There have been some Bull’s fans drinking the Carmelo Kool-Aid that he was always going back to New York. One person’s theory (my dad) was that he was trying to drive up the price, but that’s not how salaries in the NBA work. And when it all comes down to it, this was driven primarily by money, but only because Melo couldn’t get the money elsewhere.
Unlike baseball, salaries in the NBA have a limit. Not just in a salary cap sense (more on that soon), but in a sense that depending on a particular player’s experience level there is a maximum yearly salary they can receive. For example, if every single team had an infinite salary cap, no one team could offer a player a higher yearly salary than another player. But a team re-signing it’s own player can offer that player a 5-year contract instead of a 4-year contract. So even though the yearly salary can’t be higher, the total value of the contract can be higher if the player re-signs with their current team.
That is not the only advantage a team has when re-signing their own players. Because there is not an infinite salary cap, teams can only offer a salary equal to the amount of money they are under the salary cap. In the case of the Bulls this number was somewhere around $16-18 million if they amnestied Carlos Boozer1. So barring any sort of maneuvering, Carmelo could not only get an extra year on his contract with New York, but also a higher yearly salary.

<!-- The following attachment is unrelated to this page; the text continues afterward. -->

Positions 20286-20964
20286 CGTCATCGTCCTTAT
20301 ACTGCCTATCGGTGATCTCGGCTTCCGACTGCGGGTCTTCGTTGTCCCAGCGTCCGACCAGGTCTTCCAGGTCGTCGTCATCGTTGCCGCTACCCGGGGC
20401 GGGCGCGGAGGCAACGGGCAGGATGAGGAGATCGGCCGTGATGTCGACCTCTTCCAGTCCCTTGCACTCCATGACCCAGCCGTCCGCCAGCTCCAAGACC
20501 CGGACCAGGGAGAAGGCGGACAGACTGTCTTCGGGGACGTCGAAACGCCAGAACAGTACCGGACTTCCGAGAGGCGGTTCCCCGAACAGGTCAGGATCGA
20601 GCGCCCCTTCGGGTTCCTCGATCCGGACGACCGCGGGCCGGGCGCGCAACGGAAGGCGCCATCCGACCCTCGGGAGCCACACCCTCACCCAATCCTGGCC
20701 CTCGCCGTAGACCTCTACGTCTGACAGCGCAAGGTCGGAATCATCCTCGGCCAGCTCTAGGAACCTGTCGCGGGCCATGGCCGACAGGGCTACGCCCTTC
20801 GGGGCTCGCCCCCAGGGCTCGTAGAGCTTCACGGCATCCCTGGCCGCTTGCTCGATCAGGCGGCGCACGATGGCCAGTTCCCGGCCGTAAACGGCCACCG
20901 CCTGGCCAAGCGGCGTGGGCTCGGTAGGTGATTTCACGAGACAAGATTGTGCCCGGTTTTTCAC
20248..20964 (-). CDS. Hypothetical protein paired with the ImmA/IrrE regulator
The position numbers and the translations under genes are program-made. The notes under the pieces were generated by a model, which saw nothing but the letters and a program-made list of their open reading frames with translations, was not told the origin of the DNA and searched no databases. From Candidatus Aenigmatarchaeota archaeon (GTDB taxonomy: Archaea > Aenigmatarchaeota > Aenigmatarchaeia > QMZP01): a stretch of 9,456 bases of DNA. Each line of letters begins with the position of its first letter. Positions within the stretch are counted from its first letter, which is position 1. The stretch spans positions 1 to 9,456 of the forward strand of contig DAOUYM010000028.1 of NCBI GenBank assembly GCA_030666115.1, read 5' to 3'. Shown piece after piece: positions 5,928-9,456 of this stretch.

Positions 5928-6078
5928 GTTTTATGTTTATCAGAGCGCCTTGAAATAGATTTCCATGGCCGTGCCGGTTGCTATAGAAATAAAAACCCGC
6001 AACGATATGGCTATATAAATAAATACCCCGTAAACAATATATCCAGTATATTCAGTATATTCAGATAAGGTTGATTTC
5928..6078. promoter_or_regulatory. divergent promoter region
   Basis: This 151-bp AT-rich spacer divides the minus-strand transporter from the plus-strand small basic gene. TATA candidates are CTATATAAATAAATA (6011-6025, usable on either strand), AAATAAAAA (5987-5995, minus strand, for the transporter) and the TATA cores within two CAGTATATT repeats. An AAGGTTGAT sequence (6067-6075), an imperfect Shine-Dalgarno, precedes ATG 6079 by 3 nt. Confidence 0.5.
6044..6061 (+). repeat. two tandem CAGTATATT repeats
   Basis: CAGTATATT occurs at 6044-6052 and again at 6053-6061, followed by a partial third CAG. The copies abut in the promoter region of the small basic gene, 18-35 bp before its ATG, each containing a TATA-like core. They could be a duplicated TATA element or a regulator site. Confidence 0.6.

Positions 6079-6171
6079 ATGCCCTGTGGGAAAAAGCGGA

There is a workaround to the salary cap restriction. Re-signing a player allows a team to go over the salary cap. This is why New York could offer Carmelo a “max” contract no matter what. The other workaround is to trade for players. Even if a team is over the salary cap, as long as they trade salaries away to make sure that their payroll doesn’t go up by more than 25% these trades are legal. When it comes to free agents like Carmelo, the answer is what is called a “sign and trade”. Essentially Carmelo signs a contract with the Knicks who have already agreed to trade him to another team. It’s hard to fathom a situation where this was not Carmelo’s #1 option. He would have received all the money he wanted plus end up on a very strong contender. Most likely Phil Jackson either refused, or asked the Bulls for more than they were willing to part with (likely some combination of Taj Gibson and/or Jimmy Butler).
Some would say that he should want to win bad enough to take less, but it’s easy to say that when $30M dollars is not hanging in the balance. The pressure in Chicago to win would have been pretty high. Most pundits were already saying Carmelo would easily make the Bulls the best team in the East. Staying in New York still leaves much lower expectations, and one would assume most of the pressure there now falls on Phil Jackson. Plus if Carmelo were to win a title in New York, he would be the hero of the franchise and that is worth way more than being second to Michael Jordan in championships in Chicago.
Carmelo is going to make some serious cash over the next few years, and the ceiling for winning in New York is well beyond anything that would come with winning elsewhere. As much as it breaks Bulls fans hearts, it makes a lot of sense for him.
- It’s not worth digging to deep into this concept, and it happened yesterday anyway [↩]